“But His word was in mine heart as a burning fire shut up in my bones, and I was weary with forbearing, and I could not stay.” —Jeremiah 20:9
When a man is called of the Lord to preach, preaching ought to be the passionate pursuit of that man. Every preacher understands that passion to preach the Word. However, passion is not sufficient by itself to consistently provide the teaching and preaching God's people need. It must be blended with elements such as purpose, planning, and preparation to edify the saints and to enable them to build up the ministry. Let me share seven elements that I have been taught by men of God, gleaned from their writings, and discovered on my own in my passionate pursuit to preach the Word effectively.
Preaching is Discovery
The passionate pursuit of preaching is, at its core, a dedication to discovery. A preacher must have the heart of an explorer, and he must know fully the mountains, valleys, rivers and streams of the Word of God. One of the most fascinating areas of discovery in our lifetimes has been first, the ability of men to fly in airplanes, and then to dare to reach beyond our earth to space.
One of the pioneers of flight was John Gillespie Magee, Jr., a World War 2 fighter pilot. He was born in 1922 in China to missionaries and educated at the American School in Nanking. Before his nineteenth birthday, he wrote these words:
Oh! I have slipped the surly bonds of earth
And danced the skies on laughter-silvered wings;
Sunward I’ve climbed, and joined the tumbling mirth
Of sun-split clouds and done a hundred things
You have not dreamed of—wheeled and soared and swung
High in the sunlit silence. Hov’ring there
I’ve chased the shouting wind along and flung
My eager craft through footless halls of air.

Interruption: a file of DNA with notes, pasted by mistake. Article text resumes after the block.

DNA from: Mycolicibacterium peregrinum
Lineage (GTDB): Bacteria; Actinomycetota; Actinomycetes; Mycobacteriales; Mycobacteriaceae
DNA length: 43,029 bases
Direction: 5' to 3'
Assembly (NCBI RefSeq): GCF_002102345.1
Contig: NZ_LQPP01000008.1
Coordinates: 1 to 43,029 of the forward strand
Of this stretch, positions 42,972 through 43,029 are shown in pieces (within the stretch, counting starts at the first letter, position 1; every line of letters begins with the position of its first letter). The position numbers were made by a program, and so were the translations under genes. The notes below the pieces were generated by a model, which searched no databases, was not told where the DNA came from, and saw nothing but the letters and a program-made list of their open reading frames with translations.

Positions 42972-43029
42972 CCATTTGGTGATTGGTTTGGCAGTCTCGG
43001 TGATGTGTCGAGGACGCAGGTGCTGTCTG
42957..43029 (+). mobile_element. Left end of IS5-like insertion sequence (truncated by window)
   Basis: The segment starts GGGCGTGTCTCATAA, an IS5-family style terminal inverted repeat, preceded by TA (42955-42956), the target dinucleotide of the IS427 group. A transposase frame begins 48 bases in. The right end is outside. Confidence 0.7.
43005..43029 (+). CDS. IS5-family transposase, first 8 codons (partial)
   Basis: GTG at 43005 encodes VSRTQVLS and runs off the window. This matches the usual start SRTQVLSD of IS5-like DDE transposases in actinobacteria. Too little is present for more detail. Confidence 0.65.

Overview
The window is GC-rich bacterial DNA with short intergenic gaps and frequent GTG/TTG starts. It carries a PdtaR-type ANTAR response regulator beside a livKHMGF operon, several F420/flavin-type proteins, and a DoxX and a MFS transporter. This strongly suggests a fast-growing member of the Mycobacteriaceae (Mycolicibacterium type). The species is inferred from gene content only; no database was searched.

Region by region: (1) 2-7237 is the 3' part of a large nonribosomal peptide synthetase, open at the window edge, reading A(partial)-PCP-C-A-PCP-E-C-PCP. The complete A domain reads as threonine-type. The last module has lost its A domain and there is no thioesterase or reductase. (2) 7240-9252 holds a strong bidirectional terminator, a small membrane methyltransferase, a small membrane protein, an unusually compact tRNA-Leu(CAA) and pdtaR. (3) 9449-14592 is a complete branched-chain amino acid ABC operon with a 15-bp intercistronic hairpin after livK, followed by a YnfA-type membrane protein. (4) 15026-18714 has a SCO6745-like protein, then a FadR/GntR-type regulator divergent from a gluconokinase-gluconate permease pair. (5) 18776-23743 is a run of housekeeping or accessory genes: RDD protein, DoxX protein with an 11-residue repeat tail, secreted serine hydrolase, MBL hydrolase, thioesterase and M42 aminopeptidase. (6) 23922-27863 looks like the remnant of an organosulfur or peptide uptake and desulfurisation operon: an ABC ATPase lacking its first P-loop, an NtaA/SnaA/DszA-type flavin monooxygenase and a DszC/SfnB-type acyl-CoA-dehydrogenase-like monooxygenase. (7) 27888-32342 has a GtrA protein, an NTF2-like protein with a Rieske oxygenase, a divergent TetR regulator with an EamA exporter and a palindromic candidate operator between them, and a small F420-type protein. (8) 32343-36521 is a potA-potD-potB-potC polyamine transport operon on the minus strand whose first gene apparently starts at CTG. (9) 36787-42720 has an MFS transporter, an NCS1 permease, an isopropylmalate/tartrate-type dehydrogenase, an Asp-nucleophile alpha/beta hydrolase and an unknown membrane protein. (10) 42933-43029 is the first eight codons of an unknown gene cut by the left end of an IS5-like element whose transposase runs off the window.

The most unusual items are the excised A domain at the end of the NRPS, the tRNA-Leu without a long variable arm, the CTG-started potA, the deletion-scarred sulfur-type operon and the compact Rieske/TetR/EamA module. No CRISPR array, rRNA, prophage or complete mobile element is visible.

Up, up the long delirious, burning blue,
I’ve tapped the windswept heights with easy grace
Where never lark, or even eagle flew.
And, while with silent lifting mind I’ve trod
The high un-trespassed sanctity of space,
Put out my hand and touched the face of God.
That wonderful poem was written not long before Magee was killed in the skies over England in 1941 at the age of nineteen. When he strapped into the cockpit of his Spitfire plane his heart began to race as his mind anticipated the experience soon to come. You and I are not fighter pilots, but we are explorers and we can go places of great heights. We can experience the very presence of God. If John Magee could metaphorically touch the face of God, how close can we draw to Him? Is there a passion to study, to know the Lord and bring back to earth what you learn, and then share the knowledge of the Holy with others?
Preaching is Determining
Though a passion for discovery will launch us into the Word of God, the science of study must determine the meaning of God. Young John Magee could strap into the cockpit of that Spitfire in sheer excitement. But to truly experience the thrill of flight, he had to understand the rules and physics of flight. Scripture commands us to study the Bible.
“Study to shew thyself approved unto God, a workman that needeth not to be ashamed, rightly dividing the word of truth.”—2 Timothy 2:15
The word study denotes both eagerness and earnestness. A consistently unstudied preacher is an incomplete preacher. Our passion for ministry must regularly be seen in our hard work and study of the Scriptures. We must learn and apply the science of hermeneutics so that we get, not first and only what the text means to me, but what was meant by God to me and those to whom I minister.
It is not my purpose nor is it possible to teach hermeneutics in this article, but I can remind you of the basics. To be hermeneutically prepared is to learn the historical context of the passage which involves its historical events, cultural aspects, and geographical aspects, to name a few. It is to learn and understand its lexical context, the genre of the book, the words, the grammar, and it involves a theological analysis. Some might say, “Preacher, I let the Holy Spirit lead me, not the dictionaries, concordances, and texts.” To them I would answer, “The Spirit did lead you. He commanded you to study.” Study does not lessen passion in our preaching. It brings confidence and light to our impassioned preaching.